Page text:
The best advice
is to get out there and start getting on boats. Look... but also imagine yourself using it. How functionally can I cook? If someone’s cooking
, can others help; pass by; access aft stateroom, etc.? Where will we all sit in the evening or while relaxing down below?
Develop your sense of likes and dislikes. Unfortunately, if this is your first boat, many of your tastes will develop with experience. Thus, seldom is the first boat a forever boat. You are smart in doing research
such as this. Ask questions. But remember that the problem with advice
is it is only as good as it’s source. There are some very knowledgeable people on here. And a lot of armchair cruisers - many of whom fancy themselves as experts. Many on forums
are hung up on any boat that isn’t a 70’s, full keel
, blue water
boat - it’s a death trap. OK... I exaggerate, but you’ll understand as you read this and other forums
at sea is critical, especially for passagemaking, and I’m not trying to downplay it. However, if you ever hang out with folks who cruise
, they’ll advise that very little time aboard is on
‘passages”, but most at anchor
, island and harbor hopping, or at a dock
. Layout and “furnishings” and outfitting IS an important factor. Don’t discount it. Especially if comfort is important to your SO!!
Assess YOUR use. And don’t get hung up on the oft repeated maxims and free advice. Many are tired, or come with a lot of caveats.
For example: THE galley! I don’t like linear galleys. I prefer opposing settee’s. Multiple personal reasons. However, a linear galley
in the main cabin
. For example - in your original shared plan - if the centerline bench is solidly anchored AND has a solid seat back (AKA Beneteau
423), there is nothing dangerous or problematic with it. I’ve been on them and would work
the galley offshore
- no hesitation. As others have stated, the “recommended” U shaped galley is often only better on one tack or the other. A better recommendation is - can you function and brace yourself comfortably on EITHER tack while cooking
? On my boat (L-shaped galley-aft), on a starboard tack, I lean against the counter either side of the stove
. On a Port tack, I have the companionway
stairway to lean against. And as others have rightly opined - many of us plan meals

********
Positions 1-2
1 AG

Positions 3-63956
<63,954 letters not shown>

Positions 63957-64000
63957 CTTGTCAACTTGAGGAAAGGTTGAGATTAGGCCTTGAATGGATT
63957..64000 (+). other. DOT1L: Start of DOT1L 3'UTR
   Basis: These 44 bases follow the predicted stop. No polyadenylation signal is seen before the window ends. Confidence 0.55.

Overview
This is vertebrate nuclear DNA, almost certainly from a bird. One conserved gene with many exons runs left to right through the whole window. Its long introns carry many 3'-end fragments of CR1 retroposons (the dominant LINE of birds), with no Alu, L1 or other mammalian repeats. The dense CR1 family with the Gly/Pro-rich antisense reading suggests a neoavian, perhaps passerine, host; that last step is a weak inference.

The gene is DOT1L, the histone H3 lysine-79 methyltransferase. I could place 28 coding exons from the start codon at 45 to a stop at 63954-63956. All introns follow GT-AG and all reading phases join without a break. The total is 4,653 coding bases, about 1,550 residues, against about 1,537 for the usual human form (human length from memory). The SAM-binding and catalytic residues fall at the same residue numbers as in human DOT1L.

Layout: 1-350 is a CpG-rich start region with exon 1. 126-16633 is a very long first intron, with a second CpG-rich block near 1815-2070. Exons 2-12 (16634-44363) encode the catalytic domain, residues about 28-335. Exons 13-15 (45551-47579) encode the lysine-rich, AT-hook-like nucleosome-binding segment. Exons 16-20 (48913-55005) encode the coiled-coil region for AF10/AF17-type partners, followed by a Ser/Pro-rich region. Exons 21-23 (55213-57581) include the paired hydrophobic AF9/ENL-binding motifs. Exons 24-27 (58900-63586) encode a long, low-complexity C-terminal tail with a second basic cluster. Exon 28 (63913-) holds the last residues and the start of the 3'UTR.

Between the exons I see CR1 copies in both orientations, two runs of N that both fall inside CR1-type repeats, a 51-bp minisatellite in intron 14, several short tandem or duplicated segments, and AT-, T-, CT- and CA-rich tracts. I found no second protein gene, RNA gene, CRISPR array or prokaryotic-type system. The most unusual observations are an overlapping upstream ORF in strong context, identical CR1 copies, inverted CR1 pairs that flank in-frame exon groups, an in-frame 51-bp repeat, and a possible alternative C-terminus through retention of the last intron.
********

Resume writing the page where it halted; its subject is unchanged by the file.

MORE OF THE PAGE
ahead of time and don’t spend much time in galley when off shore. In my opinion, it mostly is an issue for multi-day, offshore
movements. Which I would argue doesn’t apply to 90% of boaters.
3 stateroom vs. 2: I’m a fan of 3 stateroom boats. Yes... caveats apply. DO watch out for an abused charter
boat. But you can also find decent used charter
boats. And not every three cabin
was a charter boat. After hangin upside down into the cockpit
lockers on too many boats (that deep storage
cave where the 3rd stateroom would have been) - I can tell you I don’t like them. Fortunately, SOME boats add a small door way through the head
into that store room, but many, especially older boats do not. It is a PITA to drag stuff in and out of the pit. I LIKE my 3rd cabin aka: - The Storeroom. It has a full sized door that i can walk in and out of carrying stuff. Downsides? YUP. Smaller aft head. We decided for our use it wasn’t a big issue. And on boats 40’ or above, the heads are often just as big.
Heads: I agree that most boats at or less than 40’ don’t need 2 heads. However - (caveat again) - if you have multiple kids
, and you’re sailing in no discharge zones... it’s nice to have that second head because (A) the smaller holding tanks
fill quickly. Having a second helps. And (B) Some kid will put something really stupid in it, or use a whole roll of TP to wipe
and you’ll REALLY be thankful you have that second head whilst you clear the first.
So - continue to ask questions. I hope I’ve shown that there are often no “right” or “wrong” answers. Just all of our opinions. Based on our own biases... which developed from our experiences. Those experiences just might be different from yours, or everyone else’s!
Best of luck